After the company announced the pricing of a planned $125 million secondary stock offering, shares of Translate Bio (NASDAQ:TBIO) tumbled 21% on Friday.
In collaboration with biopharma giant Sanofi (NASDAQ:SNY), Translate Bio has been investigating mRNA vaccine candidates for COVID-19 since March. On Tuesday, the companies announced they're expanding their relationship, with Translate Bio receiving upfront money, potential milestone payments, and royalties on future net sales in exchange for exclusive commercial rights to multiple vaccine candidates.
Specifically, Translate Bio is pocketing $425 million up front -- $300 million in cash and $125 million from shares it's selling to Sanofi at $25.59 per share. It can receive up to $1.9 billion more by hitting clinical, regulatory, and commercial milestones, including $450 million from prior collaborations with Sanofi. Sanofi also agreed to pay tiered royalties on sales. However, the companies didn't disclose the exact percentages of those royalty payments.
News of the expanded relationship sparked a significant rally in the biotech's shares this week, prompting management to announce a secondary stock offering to further bolster its balance sheet. Today, the market learned management will offer 12.5 million shares at $22 per share, including 6.8 million shares being sold by Takeda's Shire Human Genetic Therapies, an existing shareholder. Translate Bio won't make any money from Shire's shares, but it estimates it will receive $125 million, before fees, from the offering.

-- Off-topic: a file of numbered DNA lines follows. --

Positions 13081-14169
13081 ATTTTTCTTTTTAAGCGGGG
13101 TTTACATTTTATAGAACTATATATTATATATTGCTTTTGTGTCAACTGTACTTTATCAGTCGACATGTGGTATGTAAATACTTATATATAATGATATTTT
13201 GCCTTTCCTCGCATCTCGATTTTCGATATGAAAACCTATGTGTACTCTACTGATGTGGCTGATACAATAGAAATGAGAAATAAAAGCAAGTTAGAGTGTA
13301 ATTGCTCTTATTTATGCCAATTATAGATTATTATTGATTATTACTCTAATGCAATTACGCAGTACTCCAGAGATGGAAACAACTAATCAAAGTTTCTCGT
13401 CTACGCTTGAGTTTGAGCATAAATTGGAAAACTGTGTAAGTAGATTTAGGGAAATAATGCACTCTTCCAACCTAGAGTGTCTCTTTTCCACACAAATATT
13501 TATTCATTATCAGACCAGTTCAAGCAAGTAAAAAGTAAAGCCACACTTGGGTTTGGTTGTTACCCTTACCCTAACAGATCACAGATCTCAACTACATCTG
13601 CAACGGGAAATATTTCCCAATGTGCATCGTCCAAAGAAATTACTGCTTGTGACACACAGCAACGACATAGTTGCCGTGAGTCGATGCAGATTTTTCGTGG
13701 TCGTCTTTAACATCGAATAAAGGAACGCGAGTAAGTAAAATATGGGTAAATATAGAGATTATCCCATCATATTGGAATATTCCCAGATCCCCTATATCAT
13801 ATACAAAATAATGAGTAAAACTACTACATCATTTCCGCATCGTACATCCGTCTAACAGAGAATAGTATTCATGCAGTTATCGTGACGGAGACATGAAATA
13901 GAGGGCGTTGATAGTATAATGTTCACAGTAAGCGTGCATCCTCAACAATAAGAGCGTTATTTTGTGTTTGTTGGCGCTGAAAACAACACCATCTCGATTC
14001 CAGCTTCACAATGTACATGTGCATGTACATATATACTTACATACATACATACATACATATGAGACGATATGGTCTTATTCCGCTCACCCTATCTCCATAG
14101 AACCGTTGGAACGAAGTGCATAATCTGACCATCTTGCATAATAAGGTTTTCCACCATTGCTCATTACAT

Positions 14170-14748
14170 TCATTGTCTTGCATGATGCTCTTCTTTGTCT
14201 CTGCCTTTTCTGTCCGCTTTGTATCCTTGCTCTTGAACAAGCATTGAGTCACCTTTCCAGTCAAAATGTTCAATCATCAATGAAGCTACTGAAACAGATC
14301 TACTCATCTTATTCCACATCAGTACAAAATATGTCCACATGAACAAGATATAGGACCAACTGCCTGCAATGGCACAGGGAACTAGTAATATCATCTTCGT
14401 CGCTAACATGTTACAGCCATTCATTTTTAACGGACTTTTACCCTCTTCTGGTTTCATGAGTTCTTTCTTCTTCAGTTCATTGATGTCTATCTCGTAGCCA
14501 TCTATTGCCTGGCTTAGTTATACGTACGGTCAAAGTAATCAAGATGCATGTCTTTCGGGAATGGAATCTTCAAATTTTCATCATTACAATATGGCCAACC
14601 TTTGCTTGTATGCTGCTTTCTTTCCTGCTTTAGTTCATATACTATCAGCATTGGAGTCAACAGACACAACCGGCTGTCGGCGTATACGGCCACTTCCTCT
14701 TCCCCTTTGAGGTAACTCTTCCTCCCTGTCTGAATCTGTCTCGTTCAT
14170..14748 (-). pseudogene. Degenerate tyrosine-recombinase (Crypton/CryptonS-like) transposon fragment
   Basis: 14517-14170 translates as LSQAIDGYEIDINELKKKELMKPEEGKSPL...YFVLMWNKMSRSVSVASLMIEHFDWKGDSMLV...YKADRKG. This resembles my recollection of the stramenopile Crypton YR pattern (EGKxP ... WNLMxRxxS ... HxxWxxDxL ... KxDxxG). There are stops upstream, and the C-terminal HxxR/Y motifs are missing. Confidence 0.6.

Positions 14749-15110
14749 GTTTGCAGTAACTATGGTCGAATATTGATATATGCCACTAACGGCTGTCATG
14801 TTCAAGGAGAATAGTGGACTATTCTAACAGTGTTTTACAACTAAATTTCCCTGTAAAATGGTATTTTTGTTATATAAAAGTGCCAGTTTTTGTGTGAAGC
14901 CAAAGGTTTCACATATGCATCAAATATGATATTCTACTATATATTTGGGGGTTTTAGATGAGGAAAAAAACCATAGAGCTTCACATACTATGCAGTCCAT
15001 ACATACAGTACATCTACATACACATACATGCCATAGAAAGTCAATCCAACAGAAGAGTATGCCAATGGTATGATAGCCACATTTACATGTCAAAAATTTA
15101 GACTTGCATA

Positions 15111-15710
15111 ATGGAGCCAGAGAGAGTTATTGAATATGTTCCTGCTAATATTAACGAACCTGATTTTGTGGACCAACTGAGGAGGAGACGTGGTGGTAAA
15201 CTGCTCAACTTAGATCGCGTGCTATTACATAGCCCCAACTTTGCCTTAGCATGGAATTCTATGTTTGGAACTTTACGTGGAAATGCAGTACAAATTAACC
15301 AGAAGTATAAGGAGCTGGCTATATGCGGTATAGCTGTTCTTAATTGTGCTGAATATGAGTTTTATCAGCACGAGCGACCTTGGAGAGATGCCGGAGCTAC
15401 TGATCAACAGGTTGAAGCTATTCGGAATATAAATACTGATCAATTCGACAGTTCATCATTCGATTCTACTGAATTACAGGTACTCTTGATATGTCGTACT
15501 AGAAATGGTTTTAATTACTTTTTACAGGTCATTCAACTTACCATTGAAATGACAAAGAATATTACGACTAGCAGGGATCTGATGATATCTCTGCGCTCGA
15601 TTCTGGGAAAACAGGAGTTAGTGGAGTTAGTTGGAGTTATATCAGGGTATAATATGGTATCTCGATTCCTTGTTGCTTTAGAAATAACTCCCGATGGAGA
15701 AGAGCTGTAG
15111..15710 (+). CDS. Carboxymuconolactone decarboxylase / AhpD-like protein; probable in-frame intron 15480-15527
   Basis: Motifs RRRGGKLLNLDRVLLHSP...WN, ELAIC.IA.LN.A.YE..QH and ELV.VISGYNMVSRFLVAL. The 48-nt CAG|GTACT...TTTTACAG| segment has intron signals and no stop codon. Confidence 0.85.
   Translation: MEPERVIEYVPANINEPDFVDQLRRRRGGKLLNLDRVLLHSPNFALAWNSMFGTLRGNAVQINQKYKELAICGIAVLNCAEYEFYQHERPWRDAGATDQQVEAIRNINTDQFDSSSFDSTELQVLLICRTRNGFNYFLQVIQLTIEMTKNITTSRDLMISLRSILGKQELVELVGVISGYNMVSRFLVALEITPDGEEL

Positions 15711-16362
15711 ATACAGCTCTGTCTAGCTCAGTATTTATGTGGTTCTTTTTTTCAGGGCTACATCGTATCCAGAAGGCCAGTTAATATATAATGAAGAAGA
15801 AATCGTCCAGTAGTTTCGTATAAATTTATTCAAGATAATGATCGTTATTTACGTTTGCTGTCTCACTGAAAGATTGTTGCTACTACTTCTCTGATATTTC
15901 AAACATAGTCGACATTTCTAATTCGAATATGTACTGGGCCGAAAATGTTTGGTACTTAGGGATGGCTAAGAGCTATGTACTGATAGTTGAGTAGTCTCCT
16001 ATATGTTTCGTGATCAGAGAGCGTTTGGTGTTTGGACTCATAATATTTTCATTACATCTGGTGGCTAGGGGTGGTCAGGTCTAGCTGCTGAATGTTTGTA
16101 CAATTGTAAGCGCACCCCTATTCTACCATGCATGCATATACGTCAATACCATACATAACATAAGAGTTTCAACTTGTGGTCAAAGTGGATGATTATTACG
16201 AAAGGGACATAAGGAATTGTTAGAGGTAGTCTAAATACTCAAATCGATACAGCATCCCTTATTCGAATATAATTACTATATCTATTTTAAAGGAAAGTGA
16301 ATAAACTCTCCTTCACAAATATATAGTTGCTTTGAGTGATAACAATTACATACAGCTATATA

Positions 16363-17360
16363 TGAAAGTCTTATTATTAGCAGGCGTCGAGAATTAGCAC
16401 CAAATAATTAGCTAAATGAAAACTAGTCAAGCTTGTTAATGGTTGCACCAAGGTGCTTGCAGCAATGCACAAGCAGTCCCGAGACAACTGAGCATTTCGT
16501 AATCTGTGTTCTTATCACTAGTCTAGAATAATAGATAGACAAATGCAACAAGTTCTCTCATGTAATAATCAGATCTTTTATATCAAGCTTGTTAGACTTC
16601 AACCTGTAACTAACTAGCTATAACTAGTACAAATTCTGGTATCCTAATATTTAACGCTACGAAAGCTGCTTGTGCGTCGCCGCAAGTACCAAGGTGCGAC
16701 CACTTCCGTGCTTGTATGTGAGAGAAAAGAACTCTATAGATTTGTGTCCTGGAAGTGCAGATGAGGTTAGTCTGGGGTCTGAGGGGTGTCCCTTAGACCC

Translate Bio's mRNA approach is similar to that of Moderna (NASDAQ:MRNA), which already has its SARS-CoV-2 vaccine in phase 2 trials. The strategy is to tinker with our genetic code in a way that makes our cells create specific proteins that are also expressed by the novel coronavirus, allowing the body to develop antibodies to it.
Although Moderna is further along in the development timeline, Translate Bio believes it can have a vaccine in clinical trials in the fourth quarter, and generate data that could conceivably lead to a Food and Drug Administration approval sometime in 2021. The additional cash provided by the Sanofi deal and secondary offering should give it the financial resources necessary to execute on that goal, but there's no guarantee that its efforts will pan out.